Review: 10 soundbars comparison review

Great TV Audio with streaming

Soundbars is the simplest way to having great TV audio. Choose one with a streaming and you'll get a stereo system with your purchase!

The television manufacturers are working diligently to improve their products, and continue to launch better products from year to year. Except for one point: the sound quality. In a world where flatter is better, there is no room to incorporate good quality speakers.

The simplest and most elegant solution to issues regarding audio is a soundbar. A separate speaker, in which all speaker drivers, amplification and processing of the digital audio signal from the film or music are built into a single chassis.

Bar or base?

A regular soundbar is fairly thin and long, and is designed to fit under a wall mounted TV. If, on the other hand, you have your TV on a table, you may prefer to select a sound base. This is deeper and narrower than a soundbar, and has the advantage of allowing you to have the TV placed on top of it, so that it doesn’t get in the way of the TV’s bottom edge, like a soundbar can do, if you place this on the table in front of the TV. Because of the larger chassis volume of the base, it often has more bass than a soundbar and manages fine without an additional subwoofer next to it. The soundbar does not have as deep bass of its own, and may often require a subwoofer to work optimally.
The sound base market has never completely taken off, so many manufacturers have stopped making them. For the same reason, we initially considered having soundbars in this test, but suddenly Sonos (the market leader within multi-room speakers) launched its first sound base, so we decided to include it. Other than that, the rest of the test subjects are soundbars.

What are we looking for?

A soundbar’s job is primarily to improve TV audio, while music becomes a bonus. More powerful sound is an important keyword, but we have learned that some producers have fallen for the temptation to provide a round and rich sound experience at the expense of openness and clarity in the dialogue. This is not acceptable. The soundbar must always be better than the TV. It shouldn’t be the case that when you watch the news, you use the TV’s built-in speakers because they render clearer speech than the soundbar. The soundbar should ALWAYS be the preferred choice. That means first and foremost that dialogue is in order.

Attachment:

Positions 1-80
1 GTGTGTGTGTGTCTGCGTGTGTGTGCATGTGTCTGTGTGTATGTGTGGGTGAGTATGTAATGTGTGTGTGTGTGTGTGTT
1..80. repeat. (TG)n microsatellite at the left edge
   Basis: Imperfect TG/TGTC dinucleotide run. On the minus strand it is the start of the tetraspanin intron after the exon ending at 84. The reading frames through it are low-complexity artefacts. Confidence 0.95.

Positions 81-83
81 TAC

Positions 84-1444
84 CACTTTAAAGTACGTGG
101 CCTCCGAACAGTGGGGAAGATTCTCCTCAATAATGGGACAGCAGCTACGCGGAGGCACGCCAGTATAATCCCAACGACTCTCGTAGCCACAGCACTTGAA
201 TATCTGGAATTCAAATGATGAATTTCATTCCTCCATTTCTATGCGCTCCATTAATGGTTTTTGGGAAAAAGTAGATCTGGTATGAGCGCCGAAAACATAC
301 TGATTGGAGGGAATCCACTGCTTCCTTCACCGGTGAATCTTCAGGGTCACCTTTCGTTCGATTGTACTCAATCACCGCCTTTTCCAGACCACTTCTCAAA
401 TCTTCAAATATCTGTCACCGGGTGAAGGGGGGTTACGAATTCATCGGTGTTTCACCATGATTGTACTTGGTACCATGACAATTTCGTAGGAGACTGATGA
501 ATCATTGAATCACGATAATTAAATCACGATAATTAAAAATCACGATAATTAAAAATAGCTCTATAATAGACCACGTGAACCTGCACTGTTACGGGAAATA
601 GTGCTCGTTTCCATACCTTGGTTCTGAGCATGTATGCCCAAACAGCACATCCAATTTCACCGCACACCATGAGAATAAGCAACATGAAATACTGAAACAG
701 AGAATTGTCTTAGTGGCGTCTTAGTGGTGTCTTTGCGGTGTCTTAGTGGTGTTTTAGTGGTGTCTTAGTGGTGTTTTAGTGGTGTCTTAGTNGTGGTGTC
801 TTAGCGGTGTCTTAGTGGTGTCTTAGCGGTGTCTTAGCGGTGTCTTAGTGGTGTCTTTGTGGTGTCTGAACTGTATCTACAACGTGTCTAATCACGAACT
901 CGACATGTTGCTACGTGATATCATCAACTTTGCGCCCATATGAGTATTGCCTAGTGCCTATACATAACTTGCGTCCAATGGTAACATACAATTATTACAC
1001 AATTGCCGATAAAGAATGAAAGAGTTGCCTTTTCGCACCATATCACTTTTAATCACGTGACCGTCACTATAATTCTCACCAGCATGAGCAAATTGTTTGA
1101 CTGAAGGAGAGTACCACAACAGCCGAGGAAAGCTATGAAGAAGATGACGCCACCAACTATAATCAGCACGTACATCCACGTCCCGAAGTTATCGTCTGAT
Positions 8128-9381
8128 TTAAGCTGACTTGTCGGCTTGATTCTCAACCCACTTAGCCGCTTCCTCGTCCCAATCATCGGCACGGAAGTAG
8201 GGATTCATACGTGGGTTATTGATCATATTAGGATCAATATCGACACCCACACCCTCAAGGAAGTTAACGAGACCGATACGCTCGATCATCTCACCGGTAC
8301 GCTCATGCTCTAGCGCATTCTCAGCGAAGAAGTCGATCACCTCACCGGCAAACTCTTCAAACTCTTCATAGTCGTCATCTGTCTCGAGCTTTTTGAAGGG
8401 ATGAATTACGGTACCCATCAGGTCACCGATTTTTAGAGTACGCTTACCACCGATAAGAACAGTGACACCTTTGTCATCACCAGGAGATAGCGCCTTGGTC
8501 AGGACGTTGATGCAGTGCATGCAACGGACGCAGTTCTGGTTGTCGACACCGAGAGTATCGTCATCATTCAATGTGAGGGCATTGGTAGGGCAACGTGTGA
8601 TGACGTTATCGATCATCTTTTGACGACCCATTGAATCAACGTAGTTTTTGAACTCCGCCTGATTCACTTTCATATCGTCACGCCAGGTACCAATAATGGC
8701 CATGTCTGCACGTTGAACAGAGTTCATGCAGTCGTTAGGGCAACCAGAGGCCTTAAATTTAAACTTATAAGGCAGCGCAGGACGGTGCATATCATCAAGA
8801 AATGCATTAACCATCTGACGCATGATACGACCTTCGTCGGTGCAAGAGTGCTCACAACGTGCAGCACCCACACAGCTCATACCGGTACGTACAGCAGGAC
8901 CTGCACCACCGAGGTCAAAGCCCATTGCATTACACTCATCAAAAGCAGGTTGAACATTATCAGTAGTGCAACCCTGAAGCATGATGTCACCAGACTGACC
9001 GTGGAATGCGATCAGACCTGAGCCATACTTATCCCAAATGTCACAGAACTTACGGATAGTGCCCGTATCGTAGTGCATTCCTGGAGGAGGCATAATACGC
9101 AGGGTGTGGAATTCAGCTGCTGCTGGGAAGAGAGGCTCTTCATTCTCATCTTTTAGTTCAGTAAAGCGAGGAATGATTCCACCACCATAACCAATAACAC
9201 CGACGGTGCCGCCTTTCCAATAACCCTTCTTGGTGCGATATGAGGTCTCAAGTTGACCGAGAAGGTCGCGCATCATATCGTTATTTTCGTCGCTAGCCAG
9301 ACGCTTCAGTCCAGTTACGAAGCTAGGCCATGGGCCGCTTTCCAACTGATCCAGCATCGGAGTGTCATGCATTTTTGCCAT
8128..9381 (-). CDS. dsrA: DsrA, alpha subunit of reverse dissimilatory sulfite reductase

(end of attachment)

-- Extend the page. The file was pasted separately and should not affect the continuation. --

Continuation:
Of course, we also want a rich and hefty sound rendition and also viable music experiences in stereo. The best soundbars can handle everything.

This is how we tested

All products have been tested by our hi-fi bench. For movies, we have connected the 4K Blu-ray player Panasonic DMP-UB900 with HDMI as this has been available. In other cases, the audio has been transmitted via the optical digital input. Where products have external subwoofers, they are positioned where it sounds best (usually somewhere on the floor by the wall, not far from the soundbar).
Music in stereo has been played over the wireless network. We have used Tidal with CD quality where this has been available, otherwise we have used Spotify.
We have tested with the movie Deadpool on 4K Blu-ray, while music in stereo has been an assorted selection.